#ThisIs40: I Got an IUD

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I started hormonal birth control when I was 18. I lost my virginity and two weeks later I was getting my first pap smear and a prescription for a plastic disc of pills. Over the next decade plus I tried most every pill on the market, plus a few stints with NuvaRing. Some gave me yeast infections, some gave me acne, most made me utterly insane for half of the month. I hated them all, but they seemed to be a necessary evil as I wasn’t ready to be a parent.

December 2007 I removed my NuvaRing and said goodbye to birth control as Karl and I decided we were ready to start a family. Four months later I got pregnant and in January 2009, Emerson was born. Emerson’s delivery wasn’t an easy one; I was in labor for several days, forceps were used, and as the doctor stitched me up, she said if there was anything higher than a fourth degree tear, I had it. TMI, but the point is after all of that the last thing I wanted to do was consider an IUD and dealing with mild PPD, anxiety, and the emotions of new motherhood, I also wasn’t ready to add hormonal birth control back into my life.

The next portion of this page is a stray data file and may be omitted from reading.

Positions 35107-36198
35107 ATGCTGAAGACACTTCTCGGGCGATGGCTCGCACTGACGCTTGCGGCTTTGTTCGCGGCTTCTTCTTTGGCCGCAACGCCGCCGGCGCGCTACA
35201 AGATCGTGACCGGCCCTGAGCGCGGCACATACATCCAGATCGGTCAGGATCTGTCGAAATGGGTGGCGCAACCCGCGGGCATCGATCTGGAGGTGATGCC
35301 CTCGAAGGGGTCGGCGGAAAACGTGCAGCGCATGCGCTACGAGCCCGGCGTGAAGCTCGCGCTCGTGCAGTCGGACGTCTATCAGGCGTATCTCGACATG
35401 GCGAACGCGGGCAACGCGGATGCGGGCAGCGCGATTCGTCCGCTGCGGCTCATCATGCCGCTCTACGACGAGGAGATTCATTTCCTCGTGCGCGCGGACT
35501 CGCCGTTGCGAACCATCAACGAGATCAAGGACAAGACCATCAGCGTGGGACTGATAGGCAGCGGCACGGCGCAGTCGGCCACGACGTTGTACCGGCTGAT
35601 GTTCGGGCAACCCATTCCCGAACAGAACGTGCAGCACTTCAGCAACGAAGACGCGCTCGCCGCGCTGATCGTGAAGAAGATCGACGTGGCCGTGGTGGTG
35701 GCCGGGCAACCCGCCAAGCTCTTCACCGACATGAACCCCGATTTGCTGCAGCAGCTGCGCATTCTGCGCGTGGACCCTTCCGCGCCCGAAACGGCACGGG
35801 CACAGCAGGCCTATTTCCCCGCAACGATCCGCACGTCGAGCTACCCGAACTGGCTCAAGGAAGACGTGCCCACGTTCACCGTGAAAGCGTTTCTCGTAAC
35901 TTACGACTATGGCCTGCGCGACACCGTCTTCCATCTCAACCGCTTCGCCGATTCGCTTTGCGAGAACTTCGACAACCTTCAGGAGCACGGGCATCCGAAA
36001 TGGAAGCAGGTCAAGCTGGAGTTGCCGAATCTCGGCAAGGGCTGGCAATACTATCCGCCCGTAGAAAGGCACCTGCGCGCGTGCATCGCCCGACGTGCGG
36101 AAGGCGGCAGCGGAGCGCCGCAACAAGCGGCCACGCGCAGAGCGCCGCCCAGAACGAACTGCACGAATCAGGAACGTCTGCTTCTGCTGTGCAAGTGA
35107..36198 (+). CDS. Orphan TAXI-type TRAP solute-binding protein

So for the past six years, we’ve been a condom couple. We have our favorite condoms (Durex Extra Sensitive), our favorite lube (Liquid Silk for longevity, Nooky for the convenient bottle and how it doesn’t feel so grody you have to forego basking in the afterglow for a scrub-down) but honestly, after six years we were both ready to ditch the latex.

IUD over 40

After researching my options (and trying Nuvaring again which after six weeks Karl said condoms were preferable to my hormonal mood swings), I decided on ParaGard, a hormone-free copper IUD. Please understand this is nothing like Dalcon Shield (reference), ParaGard has been used safely for decades. Able to stay in the body for ten years, it meant a decade where I didn’t have to worry about birth control. My insurance covers it 100% which also makes an IUD cheaper than birth control pills and condoms.

When I went to my gynecologist for my annual, I asked about getting an IUD. He said that since so many people order then don’t get an IUD, they had some in the office on hand so as soon as I got my period, they would be able to fit me in to have it inserted. My period was due later that week so I ended up having my IUD inserted exactly a week after my pap.